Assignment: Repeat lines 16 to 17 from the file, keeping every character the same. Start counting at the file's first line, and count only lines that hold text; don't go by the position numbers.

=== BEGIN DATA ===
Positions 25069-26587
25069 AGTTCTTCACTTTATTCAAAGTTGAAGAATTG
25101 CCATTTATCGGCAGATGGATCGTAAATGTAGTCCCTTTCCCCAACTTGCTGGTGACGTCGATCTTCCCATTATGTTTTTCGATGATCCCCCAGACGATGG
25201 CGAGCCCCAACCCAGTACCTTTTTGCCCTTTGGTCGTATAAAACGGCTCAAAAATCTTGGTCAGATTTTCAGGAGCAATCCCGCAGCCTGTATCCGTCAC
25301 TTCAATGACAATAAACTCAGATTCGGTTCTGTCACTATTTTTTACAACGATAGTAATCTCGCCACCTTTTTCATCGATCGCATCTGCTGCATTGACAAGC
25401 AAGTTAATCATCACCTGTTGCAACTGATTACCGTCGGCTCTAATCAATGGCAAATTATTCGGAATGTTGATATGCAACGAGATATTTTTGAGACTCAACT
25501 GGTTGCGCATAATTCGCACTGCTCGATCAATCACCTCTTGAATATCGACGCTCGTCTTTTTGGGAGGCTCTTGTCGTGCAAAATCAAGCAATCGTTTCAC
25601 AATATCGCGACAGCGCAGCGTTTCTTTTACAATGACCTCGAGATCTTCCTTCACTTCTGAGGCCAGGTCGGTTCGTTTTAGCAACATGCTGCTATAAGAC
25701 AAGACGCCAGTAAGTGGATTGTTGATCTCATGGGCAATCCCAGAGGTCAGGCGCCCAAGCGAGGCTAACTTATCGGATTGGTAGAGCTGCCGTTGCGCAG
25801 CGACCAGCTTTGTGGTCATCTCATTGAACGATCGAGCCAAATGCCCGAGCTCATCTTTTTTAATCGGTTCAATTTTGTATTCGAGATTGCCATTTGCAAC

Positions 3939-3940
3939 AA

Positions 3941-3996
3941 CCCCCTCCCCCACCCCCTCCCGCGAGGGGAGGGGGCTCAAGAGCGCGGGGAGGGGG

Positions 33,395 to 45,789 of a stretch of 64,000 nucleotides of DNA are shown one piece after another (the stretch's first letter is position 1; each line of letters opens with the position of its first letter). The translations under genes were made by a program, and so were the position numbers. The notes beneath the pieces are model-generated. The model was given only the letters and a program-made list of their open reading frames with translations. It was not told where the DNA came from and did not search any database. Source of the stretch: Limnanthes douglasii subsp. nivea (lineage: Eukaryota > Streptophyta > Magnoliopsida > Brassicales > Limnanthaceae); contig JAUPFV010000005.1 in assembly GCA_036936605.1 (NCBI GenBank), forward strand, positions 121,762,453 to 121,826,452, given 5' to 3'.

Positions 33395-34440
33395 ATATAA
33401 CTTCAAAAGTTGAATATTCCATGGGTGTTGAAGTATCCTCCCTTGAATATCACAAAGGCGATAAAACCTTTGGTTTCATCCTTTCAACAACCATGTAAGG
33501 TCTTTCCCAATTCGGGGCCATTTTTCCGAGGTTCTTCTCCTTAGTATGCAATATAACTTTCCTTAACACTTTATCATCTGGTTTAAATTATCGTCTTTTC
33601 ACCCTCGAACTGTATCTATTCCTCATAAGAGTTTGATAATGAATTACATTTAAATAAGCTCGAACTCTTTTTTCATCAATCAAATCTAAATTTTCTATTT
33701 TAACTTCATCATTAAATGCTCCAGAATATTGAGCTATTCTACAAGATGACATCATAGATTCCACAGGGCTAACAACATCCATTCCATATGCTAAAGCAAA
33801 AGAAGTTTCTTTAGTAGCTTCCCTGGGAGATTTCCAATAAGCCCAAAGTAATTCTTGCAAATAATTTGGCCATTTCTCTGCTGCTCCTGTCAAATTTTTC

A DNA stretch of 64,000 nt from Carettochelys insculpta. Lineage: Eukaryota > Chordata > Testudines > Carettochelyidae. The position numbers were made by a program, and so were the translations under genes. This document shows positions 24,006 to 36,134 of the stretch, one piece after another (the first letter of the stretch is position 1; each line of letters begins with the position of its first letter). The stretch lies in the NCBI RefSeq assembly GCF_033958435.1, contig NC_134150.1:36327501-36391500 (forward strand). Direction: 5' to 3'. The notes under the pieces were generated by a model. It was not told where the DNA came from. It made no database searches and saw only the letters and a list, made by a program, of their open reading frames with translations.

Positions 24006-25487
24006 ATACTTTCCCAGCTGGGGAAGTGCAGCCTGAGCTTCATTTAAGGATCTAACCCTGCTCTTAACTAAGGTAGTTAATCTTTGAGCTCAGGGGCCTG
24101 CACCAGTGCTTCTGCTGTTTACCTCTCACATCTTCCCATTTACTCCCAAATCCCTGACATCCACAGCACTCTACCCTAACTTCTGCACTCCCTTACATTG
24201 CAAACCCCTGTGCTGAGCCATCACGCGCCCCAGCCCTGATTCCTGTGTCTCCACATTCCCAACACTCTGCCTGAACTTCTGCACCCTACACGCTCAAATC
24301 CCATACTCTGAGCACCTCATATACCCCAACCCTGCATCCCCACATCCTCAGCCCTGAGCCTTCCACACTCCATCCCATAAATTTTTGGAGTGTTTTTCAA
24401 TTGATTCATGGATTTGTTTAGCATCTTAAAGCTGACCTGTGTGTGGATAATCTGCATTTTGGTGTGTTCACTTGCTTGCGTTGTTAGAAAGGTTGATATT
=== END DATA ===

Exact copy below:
Positions 33395-34440
33395 ATATAA